US 3868577 A
1. In a receiver, means for receiving electromagnetic energy including an intelligence signal and a noise component, means for applying said energy to a first and second terminal in such a manner that the energy on said first terminal is in phase opposition to the energy on said second terminal, a mixer, a variable phase shifter connected between said mixer and first terminal, a ringing circuit, a demodulator connected between said ringing circuit and said second terminal, and means for connecting said ringing circuit to said mixer.
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Description (OCR text may contain errors)
United States Patent [1 1 Watt Feb. 25, 1975  RADIO RECEIVER WITH IMPULSE NOISE 2,183,714 12/1939 Franke et a1 250/2054 REDUCING CIRCUIT 2,l92,275 3/1940 Royer 250/20.54
 Inventor: Arthur D. Watt, Boulder, Colo. Primary Examiner Maynard R Wilbur  Assignee: The United States of America as Assistant x miner-H. A- Birmiel represented by the Secretary of Attorney, Agent, or FirmDavid Robbins Commerce, Washington, D.C. 221 Filed: on. 21, 1955 1 I ExEMPLfARY 9 1 n a recelver, means or receiving e ectromagnetic  Appl' 542l18 energy including an intelligence signal and a noise component, means for applying said energy to a first  US. Cl. 325/476, 325/473 and Second terminal in Such a manner that the gy 51 Int. Cl. H04b 1/10 on Said first terminal is in phase opposition to the  Field of Search 250/2054; 325/473, 474, gy on said second terminal, a mixer, variable phase 325 475 47 shifter connected between said mixer and first terminal, a ringing circuit, a demodulator connected be- 5 References Cited tween said ringing circuit and said second terminal, UNITED STATES PATENTS and means for connecting said ringing circuit to said 2,087,288 7/1937 Landon 250/2053 2,104,635 1/1938 Breedlove 250/2054 2 Claims, 2 Drawing Figures QRJ-T AMP. MIXER 1 I. E7 5 1 A) f r/ f L O 16 NOISE REJEU/ON C/PCU/T 4 PHASE SHIFT) l DETEC. AND I l \AMP. I MIXER? 6 l W 1 I I 1 4 J3 I 12 1 1 I. 16- F AMP (NARROW BAND) RADIO RECEIVER WITH IMPULSE NOISE REDUCING CIRCUIT This invention relates to radio receivers and more particularly to a novel radio receiver employing a circuit for reducing the effects of impulse noise on the received signal.
One object of the present invention is to provide an improved radio receiver.
Another object of this invention is to provide an improved radio receiver including means for eliminating substantially all impulse noise interference.
A further object of this invention is to provide a circuit for reducing the effects of impulse noise in radio receivers.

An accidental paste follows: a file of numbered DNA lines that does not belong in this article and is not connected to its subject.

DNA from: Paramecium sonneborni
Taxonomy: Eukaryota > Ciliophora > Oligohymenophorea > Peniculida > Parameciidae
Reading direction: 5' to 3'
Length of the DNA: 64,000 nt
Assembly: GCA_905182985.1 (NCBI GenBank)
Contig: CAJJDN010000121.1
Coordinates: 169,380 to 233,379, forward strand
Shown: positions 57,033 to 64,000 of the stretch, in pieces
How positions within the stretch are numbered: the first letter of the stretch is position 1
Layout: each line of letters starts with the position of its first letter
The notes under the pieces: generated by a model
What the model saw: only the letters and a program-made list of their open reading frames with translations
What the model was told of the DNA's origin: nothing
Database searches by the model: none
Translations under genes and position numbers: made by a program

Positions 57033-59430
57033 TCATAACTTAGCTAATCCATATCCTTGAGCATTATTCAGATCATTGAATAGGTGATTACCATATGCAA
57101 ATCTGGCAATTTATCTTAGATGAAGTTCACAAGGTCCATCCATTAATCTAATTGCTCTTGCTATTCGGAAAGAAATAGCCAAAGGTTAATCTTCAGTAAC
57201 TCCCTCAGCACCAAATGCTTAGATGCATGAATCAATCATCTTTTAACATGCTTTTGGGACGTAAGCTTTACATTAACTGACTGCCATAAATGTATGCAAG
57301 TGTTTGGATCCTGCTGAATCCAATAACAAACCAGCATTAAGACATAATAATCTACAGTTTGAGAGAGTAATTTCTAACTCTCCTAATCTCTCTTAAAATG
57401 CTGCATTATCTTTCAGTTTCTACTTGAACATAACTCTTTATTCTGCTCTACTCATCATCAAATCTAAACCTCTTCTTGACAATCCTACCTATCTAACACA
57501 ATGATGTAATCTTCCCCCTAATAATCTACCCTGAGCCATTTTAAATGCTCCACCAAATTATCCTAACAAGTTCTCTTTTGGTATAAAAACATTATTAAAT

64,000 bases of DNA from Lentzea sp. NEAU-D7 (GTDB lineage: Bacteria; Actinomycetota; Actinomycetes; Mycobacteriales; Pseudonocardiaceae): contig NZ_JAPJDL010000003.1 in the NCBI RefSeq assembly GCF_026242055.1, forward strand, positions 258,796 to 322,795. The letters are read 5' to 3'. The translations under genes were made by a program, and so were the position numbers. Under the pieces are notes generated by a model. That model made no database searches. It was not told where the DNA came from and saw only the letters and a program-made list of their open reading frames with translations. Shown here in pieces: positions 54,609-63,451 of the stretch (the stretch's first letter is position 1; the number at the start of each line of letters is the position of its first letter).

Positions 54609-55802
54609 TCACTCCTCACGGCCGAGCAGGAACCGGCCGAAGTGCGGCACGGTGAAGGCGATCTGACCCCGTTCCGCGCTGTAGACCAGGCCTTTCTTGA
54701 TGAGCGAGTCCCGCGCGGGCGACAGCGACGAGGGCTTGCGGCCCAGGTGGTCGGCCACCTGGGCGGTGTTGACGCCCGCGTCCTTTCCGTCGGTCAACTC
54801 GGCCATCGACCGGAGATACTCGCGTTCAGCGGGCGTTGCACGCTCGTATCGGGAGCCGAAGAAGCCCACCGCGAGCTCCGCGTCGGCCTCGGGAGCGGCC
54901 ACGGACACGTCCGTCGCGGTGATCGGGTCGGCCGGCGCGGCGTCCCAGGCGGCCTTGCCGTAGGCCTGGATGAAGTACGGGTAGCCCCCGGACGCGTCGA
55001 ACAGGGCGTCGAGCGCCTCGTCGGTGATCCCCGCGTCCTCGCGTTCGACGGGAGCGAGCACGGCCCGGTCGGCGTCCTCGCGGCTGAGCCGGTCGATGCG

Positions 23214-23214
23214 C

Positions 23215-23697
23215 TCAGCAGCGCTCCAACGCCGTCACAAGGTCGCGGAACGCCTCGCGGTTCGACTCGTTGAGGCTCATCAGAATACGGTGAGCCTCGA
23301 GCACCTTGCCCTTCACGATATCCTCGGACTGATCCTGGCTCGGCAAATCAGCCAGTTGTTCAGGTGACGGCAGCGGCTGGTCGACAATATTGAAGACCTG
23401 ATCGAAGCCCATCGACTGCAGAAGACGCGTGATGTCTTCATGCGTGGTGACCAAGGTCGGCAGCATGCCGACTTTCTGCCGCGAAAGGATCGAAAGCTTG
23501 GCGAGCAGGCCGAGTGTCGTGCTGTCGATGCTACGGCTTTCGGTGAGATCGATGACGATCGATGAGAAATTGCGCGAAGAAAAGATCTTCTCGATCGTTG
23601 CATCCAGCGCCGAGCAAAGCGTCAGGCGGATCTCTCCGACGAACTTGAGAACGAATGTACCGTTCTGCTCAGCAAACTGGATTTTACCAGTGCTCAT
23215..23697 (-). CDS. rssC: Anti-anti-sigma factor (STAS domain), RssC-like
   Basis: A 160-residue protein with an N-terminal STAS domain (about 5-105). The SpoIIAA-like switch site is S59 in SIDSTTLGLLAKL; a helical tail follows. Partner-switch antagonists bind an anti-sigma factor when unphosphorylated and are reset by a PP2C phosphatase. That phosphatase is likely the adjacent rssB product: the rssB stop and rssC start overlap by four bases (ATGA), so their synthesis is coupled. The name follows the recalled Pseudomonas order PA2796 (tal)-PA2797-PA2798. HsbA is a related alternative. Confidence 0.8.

A still further object of this invention is to provide a radio receiver with means for cancelling out a substantial amount of the impulse noise interference.
Other uses and advantages of the invention will become apparent upon reference to the specifications and drawings, in which FIG. 1 shows a block diagram of a receiver circuit employing the impulse noise reduction principle of the present invention;
FIG. 2 illustrates the waveform appearing at correspondingly labeled points in the block diagram of FIG. I
With reference to FIG. 1 of the drawing the incoming signal is received by antenna 1 and transmitted through a broad-band r -f amplifier 2 to mixer circuit 3. The output from a local oscillator 4 is combined with the signal in mixer 3 producing an intermediate frequency output which is in turn fed to a broad-band first intermediate frequency amplifier circuit 5. Two outputs are taken from amplifier 5 providing two separate conductive paths and y feeding into the noise rejection circuit enclosed in dotted lines and labeled l6. Path x includes phase shifter and gain control circuit 6 as well as mixer 12. The output to path y is fed to signal filter 7 which includes a series half wave rectifier 8 and parallel capacitor 9. In addition to signal filter 7, path y in.- cludes series resistor 10, tank circuit 11, and finally mixer 12. The remaining components of the receiver are represented by narrow-band i-famplifier l3, detector and output amplifier 14 and output lead 15.
FIG. 2 illustrates representative voltage waveforms at various points in the receiver circuit of FIG. 1 labeled A, B, C, D, E, and F for three possible types of input conditions to be more fully discussed later. The numerals I, II, and III each refer to one of these existing conditions or cases as they will hereinafter be called.
A considerable portion of atmospheric and manmade radio noise is impulsive in nature. Impulse noise is caused by essentially independent recurring events such as lightning discharges which are separated by periods of time which exceed the duration of the event. The response of a radio receiver to impulses of this nature will naturally depend upon the selectivity characteristics of the receiver. As the selectivity of the receiver is increased the amplitude of the receiver output response decreases and the length of the output response increases. It is obvious that as this response increases in length (due to a decreased in receiver bandwidth) a point will be reached where the output or observed impulses are no longer separated in time but will overlap. When this point is reached the observed noise will no longer have the charcteristics of impulse noise but will begin to take on the characteristics of random noise. Because of this change in the characteristics of the observed noise when the receiver bandwidth is reduced, it is necessary, when noise impulses are to be rejected, to maintain a wide bandwidth in the receiver from the antenna up to the point where the signal and noise is observed, thus increasing the amount of random noise passed by the receiver.
In the design ofa receiver to select signals in the presence of noise, the usual procedure is to make the bandwidth as narrow as possible so as to reject the maximum amount of noise energy while still passing the important sidebands caused by the modulation. This method of design is satisfactory if the input noise is random in nature; however, if the noise is impulsive in nature, it is necessary to employ special circuits which will provide a much greater signal-to-noise selection ratio than is possible with ordinary frequency selectivity.